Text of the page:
The vast majority of motor vehicle fatalities involving pedestrians, a whopping 75%, occur at night. Reduced visibility is just one of the problems – drivers might also be tired, distracted by the preceding workday and eager to get home. That doesn’t make for the safest commute, but it’s one most of us complete every single day.
Ove J. Salomonsson, senior director and LiDAR product architect at AEye, an artificial perception company, believes that autonomous vehicles could have an advantage in this regard. In addition to the fact that AVs won’t get tired, annoyed or distracted by everyday human problems, they will also come equipped with a multitude of sensors that can see in every direction.
“The autonomous vehicle hopefully sees the pedestrian,” said Salomonsson. “Then the vehicle can pre-fill the brakes, so the brake pads are very close and ready to go. And then there’s no foot and no decision-making – other than the computer itself – to just hit the brake, with basically just one g of braking on dry asphalt. That makes a big difference as well – the autonomous vehicle’s reaction time.” The time of day is less relevant when LiDAR and radar enter the picture, but there is still much to consider.
When human drivers analyze the road in an effort to determine what other drivers or pedestrians are going to do next, they might take preemptive action to avoid a potential accident. An autonomous car is likely to do the same, but in a much different way. It could, for example, gauge the trajectory of a thrown object (such as a ball) to determine if it will actually land on the road up ahead. If the answer is no, there might not actually be a reason for the vehicle to stop unless it believes the ball was a catalyst for something more.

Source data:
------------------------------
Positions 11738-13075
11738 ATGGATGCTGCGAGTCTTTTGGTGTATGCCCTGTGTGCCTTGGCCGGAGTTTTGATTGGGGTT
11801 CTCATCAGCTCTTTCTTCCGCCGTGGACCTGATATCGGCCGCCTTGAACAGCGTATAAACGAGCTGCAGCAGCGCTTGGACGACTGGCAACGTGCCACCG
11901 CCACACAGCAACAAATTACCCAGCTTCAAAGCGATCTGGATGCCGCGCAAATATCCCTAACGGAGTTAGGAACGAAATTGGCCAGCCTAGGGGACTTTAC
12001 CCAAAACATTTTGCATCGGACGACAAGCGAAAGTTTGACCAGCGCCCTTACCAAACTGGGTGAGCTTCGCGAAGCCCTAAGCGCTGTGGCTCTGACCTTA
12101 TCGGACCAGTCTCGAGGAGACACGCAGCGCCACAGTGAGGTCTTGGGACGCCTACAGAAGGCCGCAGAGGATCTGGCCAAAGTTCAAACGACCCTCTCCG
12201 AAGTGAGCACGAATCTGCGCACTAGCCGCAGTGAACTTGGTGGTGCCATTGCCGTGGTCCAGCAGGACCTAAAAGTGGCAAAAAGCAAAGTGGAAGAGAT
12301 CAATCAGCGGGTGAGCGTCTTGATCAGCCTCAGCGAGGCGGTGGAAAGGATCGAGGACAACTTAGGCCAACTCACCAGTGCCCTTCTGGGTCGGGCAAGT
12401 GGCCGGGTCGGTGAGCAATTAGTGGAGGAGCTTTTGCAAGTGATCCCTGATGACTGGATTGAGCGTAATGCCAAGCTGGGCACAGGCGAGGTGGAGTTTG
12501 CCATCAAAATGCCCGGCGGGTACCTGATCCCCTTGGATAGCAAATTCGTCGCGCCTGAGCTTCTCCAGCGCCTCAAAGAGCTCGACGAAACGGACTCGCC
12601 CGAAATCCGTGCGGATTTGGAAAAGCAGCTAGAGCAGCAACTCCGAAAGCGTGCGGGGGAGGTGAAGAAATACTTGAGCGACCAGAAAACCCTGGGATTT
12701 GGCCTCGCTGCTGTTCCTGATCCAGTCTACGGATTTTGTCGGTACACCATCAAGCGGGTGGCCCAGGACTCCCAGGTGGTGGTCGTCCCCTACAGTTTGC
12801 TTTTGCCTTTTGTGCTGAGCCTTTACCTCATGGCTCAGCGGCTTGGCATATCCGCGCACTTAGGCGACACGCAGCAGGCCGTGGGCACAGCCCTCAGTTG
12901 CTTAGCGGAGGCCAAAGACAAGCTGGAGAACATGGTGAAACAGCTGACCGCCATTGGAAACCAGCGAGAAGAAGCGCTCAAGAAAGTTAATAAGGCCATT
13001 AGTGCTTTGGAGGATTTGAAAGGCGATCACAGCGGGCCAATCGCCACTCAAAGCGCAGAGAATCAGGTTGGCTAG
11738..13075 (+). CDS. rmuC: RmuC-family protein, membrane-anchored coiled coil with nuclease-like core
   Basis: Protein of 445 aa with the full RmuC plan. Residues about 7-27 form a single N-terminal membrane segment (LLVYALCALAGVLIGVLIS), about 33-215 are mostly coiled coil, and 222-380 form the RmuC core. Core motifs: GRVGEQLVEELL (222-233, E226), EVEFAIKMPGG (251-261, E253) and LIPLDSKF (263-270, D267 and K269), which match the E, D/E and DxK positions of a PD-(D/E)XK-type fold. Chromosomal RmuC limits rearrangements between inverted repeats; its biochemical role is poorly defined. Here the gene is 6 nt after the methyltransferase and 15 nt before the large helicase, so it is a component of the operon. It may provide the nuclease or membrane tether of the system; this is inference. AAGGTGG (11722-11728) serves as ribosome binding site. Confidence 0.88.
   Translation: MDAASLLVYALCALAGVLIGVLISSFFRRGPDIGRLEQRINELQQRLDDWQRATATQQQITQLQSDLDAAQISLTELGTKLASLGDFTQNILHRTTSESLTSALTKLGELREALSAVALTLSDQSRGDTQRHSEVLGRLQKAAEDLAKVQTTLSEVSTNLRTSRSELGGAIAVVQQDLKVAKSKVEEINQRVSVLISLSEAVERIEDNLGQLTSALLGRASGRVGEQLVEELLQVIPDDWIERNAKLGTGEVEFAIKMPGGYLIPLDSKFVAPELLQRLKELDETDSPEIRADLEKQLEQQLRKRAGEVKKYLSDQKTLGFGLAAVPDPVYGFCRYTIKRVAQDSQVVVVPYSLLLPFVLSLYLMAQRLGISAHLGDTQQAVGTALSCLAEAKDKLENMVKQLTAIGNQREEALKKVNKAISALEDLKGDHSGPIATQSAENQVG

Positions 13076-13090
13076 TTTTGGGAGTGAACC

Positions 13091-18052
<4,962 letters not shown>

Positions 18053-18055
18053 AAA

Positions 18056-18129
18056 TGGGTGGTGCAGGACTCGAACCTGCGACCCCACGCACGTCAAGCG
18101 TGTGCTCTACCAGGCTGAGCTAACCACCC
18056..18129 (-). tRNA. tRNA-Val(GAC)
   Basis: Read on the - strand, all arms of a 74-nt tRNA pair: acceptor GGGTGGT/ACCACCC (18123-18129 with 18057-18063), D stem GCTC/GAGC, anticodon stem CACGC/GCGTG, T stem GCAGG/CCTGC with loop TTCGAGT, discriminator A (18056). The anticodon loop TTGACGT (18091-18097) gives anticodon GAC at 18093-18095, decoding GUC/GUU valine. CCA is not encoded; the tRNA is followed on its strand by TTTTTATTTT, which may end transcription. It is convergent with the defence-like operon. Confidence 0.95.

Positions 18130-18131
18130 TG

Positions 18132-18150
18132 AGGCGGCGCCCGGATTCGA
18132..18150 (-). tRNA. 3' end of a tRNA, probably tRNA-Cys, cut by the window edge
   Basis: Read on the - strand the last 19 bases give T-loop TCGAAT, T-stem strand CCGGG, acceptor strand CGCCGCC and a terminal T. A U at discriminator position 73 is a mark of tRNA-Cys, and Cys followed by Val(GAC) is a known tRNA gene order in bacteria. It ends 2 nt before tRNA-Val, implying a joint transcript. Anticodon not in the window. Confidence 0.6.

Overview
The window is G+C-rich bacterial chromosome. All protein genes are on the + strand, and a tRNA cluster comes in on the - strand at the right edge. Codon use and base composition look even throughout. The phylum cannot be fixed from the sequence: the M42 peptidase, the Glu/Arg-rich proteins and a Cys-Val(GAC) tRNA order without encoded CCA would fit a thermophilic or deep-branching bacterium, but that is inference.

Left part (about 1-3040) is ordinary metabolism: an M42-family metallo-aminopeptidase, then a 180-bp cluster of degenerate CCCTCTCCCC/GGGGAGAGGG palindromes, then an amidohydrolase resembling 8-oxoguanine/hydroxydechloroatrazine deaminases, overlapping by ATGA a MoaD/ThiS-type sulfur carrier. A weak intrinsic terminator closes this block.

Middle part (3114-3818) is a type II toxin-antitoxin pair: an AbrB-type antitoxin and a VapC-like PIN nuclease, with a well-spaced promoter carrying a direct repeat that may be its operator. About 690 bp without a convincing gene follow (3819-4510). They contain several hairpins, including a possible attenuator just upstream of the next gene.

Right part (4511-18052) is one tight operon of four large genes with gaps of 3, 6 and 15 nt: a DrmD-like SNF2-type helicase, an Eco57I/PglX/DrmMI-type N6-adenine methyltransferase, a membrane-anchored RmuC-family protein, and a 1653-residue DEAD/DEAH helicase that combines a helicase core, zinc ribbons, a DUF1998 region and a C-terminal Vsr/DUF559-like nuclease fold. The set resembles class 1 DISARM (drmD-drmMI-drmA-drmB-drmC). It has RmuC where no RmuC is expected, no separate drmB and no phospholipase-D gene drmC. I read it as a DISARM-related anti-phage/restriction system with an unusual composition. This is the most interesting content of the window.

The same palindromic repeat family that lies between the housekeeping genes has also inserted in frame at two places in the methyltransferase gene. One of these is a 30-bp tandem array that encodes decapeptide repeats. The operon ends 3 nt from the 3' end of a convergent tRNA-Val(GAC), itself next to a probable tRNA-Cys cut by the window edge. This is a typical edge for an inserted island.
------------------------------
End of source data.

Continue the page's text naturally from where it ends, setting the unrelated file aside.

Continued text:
“Of course, the AI connected to camera, would be close to impossible to train,” said Salomonsson. “For all the different variances of the ball, the color, size and the way it bounces, and so on.” A camera could “maybe” provide supporting information, Salomonsson explained. However, he argued that AEye’s software-controlled LiDAR – which allows you to place density points on something that’s detected, and then follow it and track it – is a more effective solution.
“That would give a lot of insight into why this ball is there, what it’s doing and what might come next,” said Salomonsson. “It might be a dog coming next, but there could also be a child and an adult [running behind the ball]. And then you know from what direction this ball was coming and you could once again be able to classify it.” These are just a few of the many problems that need to be tackled, but Salomonsson is already looking forward to deployment. When ready, he would like for the first few thousand units to be allocated toward serving a greater good.
“The first self-driving cars will be very expensive,” said Salomonsson. “The best bang for the buck would actually be to give them out to drunk drivers, those who have several DUIs, because they still cause a lot of accidents. And the second phase of that would be to hand them over to handicapped, elderly individuals who cannot get to the doctor.”
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